I’m pretty new to AIX, and I’m learning all about its idiosyncrasies. One thing I still don’t understang is why SSH isn’t installed by default. The packages are located on the AIX 7 Volume 1 of 2 DVD, but for some reason the installer doesn’t feel the need to make sshd available to the system at install time. For those who care about security, the following steps will get SSH installed and operational on your AIX 7.1 server:
First, mount the “AIX 7 Volume 1 of 2″ DVD in your drive (NIM installs aren’t covered here) and mount it up:
$ mount -V cdrfs -o ro /dev/cd0 /mnt
Once you mount the DVD you will need to change to the package directory:
$ cd /mnt/usr/sys/inst.images/
From there you can install the openssh and openssl packages:
$ installp -ac -Y -d . openssh.base openssl.base openssl.man.en_US openssh.man.en_US
This will install the packages and enable the SSH service. You can verify that the daemon started with the lssrc command:
$ lssrc -s sshd
Subsystem Group PID Status
sshd ssh 7340084 active
This is crazy simple and a great way to improve security on your AIX system.
While reading up on various scalable file systems I came across the sheepdog project. For those new to sheepdog, their website describes it as:
“Sheepdog is a distributed storage system for QEMU/KVM. It provides highly available block level storage volumes that can be attached to QEMU/KVM virtual machines. Sheepdog scales to several hundreds nodes, and supports advanced volume management features such as snapshot, cloning, and thin provisioning.”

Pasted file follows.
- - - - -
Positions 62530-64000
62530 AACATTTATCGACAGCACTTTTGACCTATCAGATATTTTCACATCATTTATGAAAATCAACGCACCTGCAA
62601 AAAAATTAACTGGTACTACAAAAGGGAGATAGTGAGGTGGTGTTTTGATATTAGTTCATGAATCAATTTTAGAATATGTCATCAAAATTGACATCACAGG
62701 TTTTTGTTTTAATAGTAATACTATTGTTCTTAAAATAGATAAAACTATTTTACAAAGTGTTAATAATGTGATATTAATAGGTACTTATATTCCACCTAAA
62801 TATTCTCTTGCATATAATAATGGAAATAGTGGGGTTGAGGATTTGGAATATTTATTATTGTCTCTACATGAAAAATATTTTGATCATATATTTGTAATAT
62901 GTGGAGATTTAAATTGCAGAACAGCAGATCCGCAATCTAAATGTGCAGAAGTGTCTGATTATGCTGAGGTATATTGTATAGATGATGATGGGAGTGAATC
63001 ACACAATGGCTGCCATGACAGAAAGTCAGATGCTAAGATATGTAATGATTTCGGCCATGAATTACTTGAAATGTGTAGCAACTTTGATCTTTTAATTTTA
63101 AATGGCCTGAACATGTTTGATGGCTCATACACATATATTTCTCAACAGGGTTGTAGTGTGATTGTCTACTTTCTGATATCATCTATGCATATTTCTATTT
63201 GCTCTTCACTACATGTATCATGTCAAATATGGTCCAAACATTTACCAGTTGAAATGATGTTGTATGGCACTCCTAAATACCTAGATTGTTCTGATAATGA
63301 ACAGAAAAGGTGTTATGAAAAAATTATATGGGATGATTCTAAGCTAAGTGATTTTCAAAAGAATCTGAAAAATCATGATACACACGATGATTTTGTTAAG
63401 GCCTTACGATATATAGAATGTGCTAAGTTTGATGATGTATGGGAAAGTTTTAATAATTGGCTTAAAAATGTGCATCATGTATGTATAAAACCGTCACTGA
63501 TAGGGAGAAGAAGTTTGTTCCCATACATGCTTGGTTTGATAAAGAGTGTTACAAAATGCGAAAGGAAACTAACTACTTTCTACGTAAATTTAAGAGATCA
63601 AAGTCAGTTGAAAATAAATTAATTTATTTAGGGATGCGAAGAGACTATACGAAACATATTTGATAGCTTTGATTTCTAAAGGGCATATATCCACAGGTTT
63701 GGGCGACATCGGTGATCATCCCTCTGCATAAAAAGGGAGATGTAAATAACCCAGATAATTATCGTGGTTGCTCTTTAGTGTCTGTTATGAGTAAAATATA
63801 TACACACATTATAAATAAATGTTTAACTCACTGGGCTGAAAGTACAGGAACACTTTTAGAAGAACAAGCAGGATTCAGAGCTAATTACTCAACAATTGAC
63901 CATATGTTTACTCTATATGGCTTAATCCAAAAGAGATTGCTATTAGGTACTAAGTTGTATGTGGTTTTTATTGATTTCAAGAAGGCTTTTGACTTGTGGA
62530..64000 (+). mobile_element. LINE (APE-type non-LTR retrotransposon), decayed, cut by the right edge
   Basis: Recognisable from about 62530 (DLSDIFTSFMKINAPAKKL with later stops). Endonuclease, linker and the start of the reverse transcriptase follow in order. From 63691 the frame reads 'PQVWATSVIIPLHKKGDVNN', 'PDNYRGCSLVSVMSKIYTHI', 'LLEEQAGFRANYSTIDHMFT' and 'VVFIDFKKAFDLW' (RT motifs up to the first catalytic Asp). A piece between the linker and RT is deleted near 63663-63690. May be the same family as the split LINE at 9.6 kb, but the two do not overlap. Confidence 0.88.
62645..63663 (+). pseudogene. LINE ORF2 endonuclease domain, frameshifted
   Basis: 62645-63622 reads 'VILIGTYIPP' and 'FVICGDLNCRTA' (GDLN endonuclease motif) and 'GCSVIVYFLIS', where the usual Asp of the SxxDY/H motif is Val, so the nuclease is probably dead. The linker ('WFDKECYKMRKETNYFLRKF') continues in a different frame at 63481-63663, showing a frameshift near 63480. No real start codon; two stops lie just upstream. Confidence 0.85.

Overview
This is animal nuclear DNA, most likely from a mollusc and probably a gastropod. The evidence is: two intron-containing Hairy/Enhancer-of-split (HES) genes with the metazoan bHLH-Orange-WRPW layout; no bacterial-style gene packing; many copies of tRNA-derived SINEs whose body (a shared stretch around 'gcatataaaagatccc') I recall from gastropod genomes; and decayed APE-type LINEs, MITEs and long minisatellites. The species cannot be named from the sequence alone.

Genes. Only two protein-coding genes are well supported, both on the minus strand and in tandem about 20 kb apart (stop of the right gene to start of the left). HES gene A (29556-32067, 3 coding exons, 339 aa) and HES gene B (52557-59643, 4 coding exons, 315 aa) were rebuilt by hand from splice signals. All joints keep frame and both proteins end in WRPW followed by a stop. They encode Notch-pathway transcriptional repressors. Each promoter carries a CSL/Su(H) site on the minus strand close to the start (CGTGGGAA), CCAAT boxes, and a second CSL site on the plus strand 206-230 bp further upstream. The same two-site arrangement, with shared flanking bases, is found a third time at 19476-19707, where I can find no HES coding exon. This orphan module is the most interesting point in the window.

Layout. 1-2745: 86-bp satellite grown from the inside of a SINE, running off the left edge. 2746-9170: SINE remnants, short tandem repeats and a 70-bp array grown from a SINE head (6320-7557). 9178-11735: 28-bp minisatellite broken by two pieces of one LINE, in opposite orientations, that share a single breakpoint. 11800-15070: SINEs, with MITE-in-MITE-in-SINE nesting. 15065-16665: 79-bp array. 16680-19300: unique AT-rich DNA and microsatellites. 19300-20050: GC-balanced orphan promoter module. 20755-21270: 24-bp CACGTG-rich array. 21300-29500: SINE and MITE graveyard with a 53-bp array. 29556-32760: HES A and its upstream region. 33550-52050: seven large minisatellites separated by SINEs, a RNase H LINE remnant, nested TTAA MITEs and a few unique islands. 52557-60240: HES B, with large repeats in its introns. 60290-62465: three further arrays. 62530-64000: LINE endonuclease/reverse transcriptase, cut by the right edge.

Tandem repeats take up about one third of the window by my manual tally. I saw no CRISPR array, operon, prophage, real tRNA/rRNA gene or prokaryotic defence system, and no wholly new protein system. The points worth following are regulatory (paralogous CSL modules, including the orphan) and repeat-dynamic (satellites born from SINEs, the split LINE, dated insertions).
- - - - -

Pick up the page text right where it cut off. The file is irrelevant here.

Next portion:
This looks really cool, and I’m hoping to play around with it this weekend. Curious what experiences my readers have had with it?
I recently discussed setting up rsyslog to write syslog data to a MySQL database. Once you get this set up, you can start writing SQL statements to view the data in various ways. The next logical step is visualizing your data, and that’s where LogAnalyzer comes in.
LogAnalyzer is a PHP application that can be used to visualize syslog data. You can use the main LogAnalyzer screen to view syslog data from all of your hosts as it is generated (this is handy). You can also invoke any number of searches against the data and view the results in a web browser. Pretty cool, ey? Setting up LogAnalyzer is crazy easy. First, you will need to grab the latest release from their website (I have been testing out the 3.5.0 beta):
$ wget http://download.adiscon.com/loganalyzer/loganalyzer-3.5.0.tar.gz
Once you have the tarball you will need to extract it and copy the “src” directory to a location accessible by your PHP-enabled web server:
$ tar xfvz loganalyzer-3.5.0.tar.gz
$ cp -rp loganalyzer-3.5.0/src /var/www/html/log
Next you will need to create an empty config.php file that is writeable by the web server. This can be accomplished with the configure.sh script:
$ cp loganalyzer-3.5.0/contrib/configure.sh /var/www/html/log
$ cd /var/www/html/log && ./configure.sh
The configure script creates a config.php file and changes the permissions to 666. You will definitely want to tighten up these permissions once the server is configured. If everything went smoothly you should be able to connect to your web server and run through the configuration screens. The first screen welcomes you and asks you to click “here” to continue the setup process: